Is your small business prepared for the growing inflation?

Well, the latest information came out this week reporting that inflation is up by 7.5%. Likely, this did not come as a surprise to small business owners across the Treasure Valley as we have all been experiencing increases in our costs. Farmers have experienced a 20% increase in the cost of hay which results in higher food costs for restaurants and grocers, professional service companies are experiencing wage increases of up to 30% which results in fee increases to their clients, and trucking companies are dealing with higher costs at the gas pump (not to mention drivers on strike) which results in rapidly rising shipping costs of nearly every product purchased! At this point, it is fair to say that no business has been immune to rising inflation.


What do we do with this information? Perhaps, the better question, is what SHOULD we do with this information? I remember watching TV when I was little and quick public service announcements would come on with pieces of advice from celebrities like, “Stay in School!”, or “Don’t be a bully.” No matter the message, they always ended with the tagline accompanied by a shooting star; “The more you know” *Cue music.

The same is true now! The more knowledge you can arm yourself with, the better off you AND your company will be. Now, let’s be clear: Knowledge does not equal Information. Information is readily available about nearly everything online now with a quick click of a link on your iPhone and just because you can access the information, does not mean you are knowledgeable about it. In addition, the information most useful for you and your business is not found by a quick Google search. The information you need is specific to your business relating to your finances, business operations, and the overall market industry of your business. Before you get discouraged and overwhelmed, this data is available to you (or can be available to you). The big question that follows then is, do you know how to translate that information into knowledge?

Now, you know I’m tackling the financial piece first! My hope for all small business owners is that they have financial information available to them on a monthly (if not weekly!) basis that is accurate. Financial knowledge is not checking the bank balance to see if there is enough money to make payroll this coming week. Your current bank balance is information. Knowledge about your financial information might include the following:

  • You have $30,000 in outstanding invoices to customers (and you usually get paid in 20-30 days),

  • Payroll runs about $20,000 every two weeks (plus your payroll tax is another $5,000 that is paid one week after payroll),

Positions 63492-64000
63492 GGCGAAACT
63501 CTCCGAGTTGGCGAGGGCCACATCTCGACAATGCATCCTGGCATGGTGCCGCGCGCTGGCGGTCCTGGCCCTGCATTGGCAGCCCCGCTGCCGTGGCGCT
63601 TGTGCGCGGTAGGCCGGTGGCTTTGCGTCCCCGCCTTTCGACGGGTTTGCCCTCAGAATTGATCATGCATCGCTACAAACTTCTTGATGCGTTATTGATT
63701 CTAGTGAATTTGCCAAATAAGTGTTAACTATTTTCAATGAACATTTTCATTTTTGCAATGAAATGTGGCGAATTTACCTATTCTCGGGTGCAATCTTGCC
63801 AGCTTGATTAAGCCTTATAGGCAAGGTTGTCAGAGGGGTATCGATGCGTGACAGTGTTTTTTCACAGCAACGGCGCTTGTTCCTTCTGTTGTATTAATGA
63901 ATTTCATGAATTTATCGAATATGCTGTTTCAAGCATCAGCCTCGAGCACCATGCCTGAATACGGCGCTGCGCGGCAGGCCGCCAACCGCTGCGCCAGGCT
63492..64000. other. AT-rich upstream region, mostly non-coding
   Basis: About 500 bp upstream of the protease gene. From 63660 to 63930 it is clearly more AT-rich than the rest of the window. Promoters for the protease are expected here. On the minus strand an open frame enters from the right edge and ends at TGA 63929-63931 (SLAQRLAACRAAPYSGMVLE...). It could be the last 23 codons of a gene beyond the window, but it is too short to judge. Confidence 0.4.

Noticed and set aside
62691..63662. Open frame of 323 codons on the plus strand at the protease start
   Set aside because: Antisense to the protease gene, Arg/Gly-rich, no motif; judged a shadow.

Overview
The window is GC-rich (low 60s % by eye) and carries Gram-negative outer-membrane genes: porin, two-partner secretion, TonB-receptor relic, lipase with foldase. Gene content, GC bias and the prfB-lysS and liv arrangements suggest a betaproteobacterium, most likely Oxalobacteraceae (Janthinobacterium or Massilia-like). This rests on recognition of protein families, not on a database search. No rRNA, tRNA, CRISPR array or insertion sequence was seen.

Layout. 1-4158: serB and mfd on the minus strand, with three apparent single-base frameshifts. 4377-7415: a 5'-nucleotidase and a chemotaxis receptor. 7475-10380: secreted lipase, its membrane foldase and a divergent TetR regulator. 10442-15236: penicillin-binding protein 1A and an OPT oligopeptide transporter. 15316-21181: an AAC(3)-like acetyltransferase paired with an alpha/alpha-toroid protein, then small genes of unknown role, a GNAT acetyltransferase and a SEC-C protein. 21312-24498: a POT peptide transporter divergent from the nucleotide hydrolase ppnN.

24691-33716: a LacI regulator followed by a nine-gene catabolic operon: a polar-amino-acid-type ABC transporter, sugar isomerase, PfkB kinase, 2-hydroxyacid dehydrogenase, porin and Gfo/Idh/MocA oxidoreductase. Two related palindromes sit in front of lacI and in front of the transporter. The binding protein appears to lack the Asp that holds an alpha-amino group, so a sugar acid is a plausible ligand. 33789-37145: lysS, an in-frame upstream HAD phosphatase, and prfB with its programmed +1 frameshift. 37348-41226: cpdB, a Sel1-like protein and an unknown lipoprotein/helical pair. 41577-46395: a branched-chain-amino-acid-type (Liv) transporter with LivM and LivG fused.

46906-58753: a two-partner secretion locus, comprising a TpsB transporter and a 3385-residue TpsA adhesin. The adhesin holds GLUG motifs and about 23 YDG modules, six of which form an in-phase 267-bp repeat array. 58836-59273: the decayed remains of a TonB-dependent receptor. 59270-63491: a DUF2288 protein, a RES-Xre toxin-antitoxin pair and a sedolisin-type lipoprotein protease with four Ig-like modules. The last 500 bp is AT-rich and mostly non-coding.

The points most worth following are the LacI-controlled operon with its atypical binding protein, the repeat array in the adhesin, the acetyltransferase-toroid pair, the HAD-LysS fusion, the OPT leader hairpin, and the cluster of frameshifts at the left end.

• You have $15,000 of inventory to sell that usually turns over every other month at a gross margin of 50%,

  • Accounts to be paid to your vendors run about $10,000 per week

  • Your current bank balance is $25,000

  • In reviewing your historical sales history, February is the slowest month out of the year with sales at 80% of average

So, sure – your bank balance has $25,000 in it. With that information only, you have enough money to buy a new car (well, maybe not with the increase in car prices lately)!! But, when you consider the other information, you know that a cash balance will be needed to make payroll in the next week and you better start following up with customers to bring those outstanding amounts in sooner, rather than later if you don’t want to get behind on your accounts payable. Businesses are far more complex than that, but knowledge is always greater than information.


The next specific information you need is on the business operations. We discussed gross margins a little bit in the financial area, but what data is available on how well each piece of inventory is selling? Do you have some items that turn over once per month and therefore, need to order more frequently? What about the processes involved in selling the inventory?

If you are in the medical industry, how many patients do you need to see each day? At what point do you need another doctor or nurse to support your operations?  Do you need a full-time person to oversee a department such as marketing or accounting, or, would a part-time or outsourced company be appropriate for that need?


Once you are armed with this knowledge, you can affect those gross profit margins and make decisions based on good information, such as, how much can you afford to pay your new employee, or does it make sense to invest in a new warehouse to store your inventory?  

After you have more knowledge about your operations, check your knowledge of the industry you are in. What specific areas do you rely on most to operate? What are areas that you measure your company against competitors? Are you involved in associations or societies that bring together a network of people to share ideas and best practices that are relevant to you? One of the best investments we make each year for our company is to invest in training and forums where we can further increase our knowledge in our industry.

Change is one of the only certainties we have in business. The way in which we prepare for the inevitable will determine whether our company can withstand the change that is coming. With anything, the knowledge you have going into the period of change will be what separates your company from the rest. Again, don’t fall into the trap of mistaking information for knowledge. We all have massive amounts of information. The question is, what are you going to do with that information?

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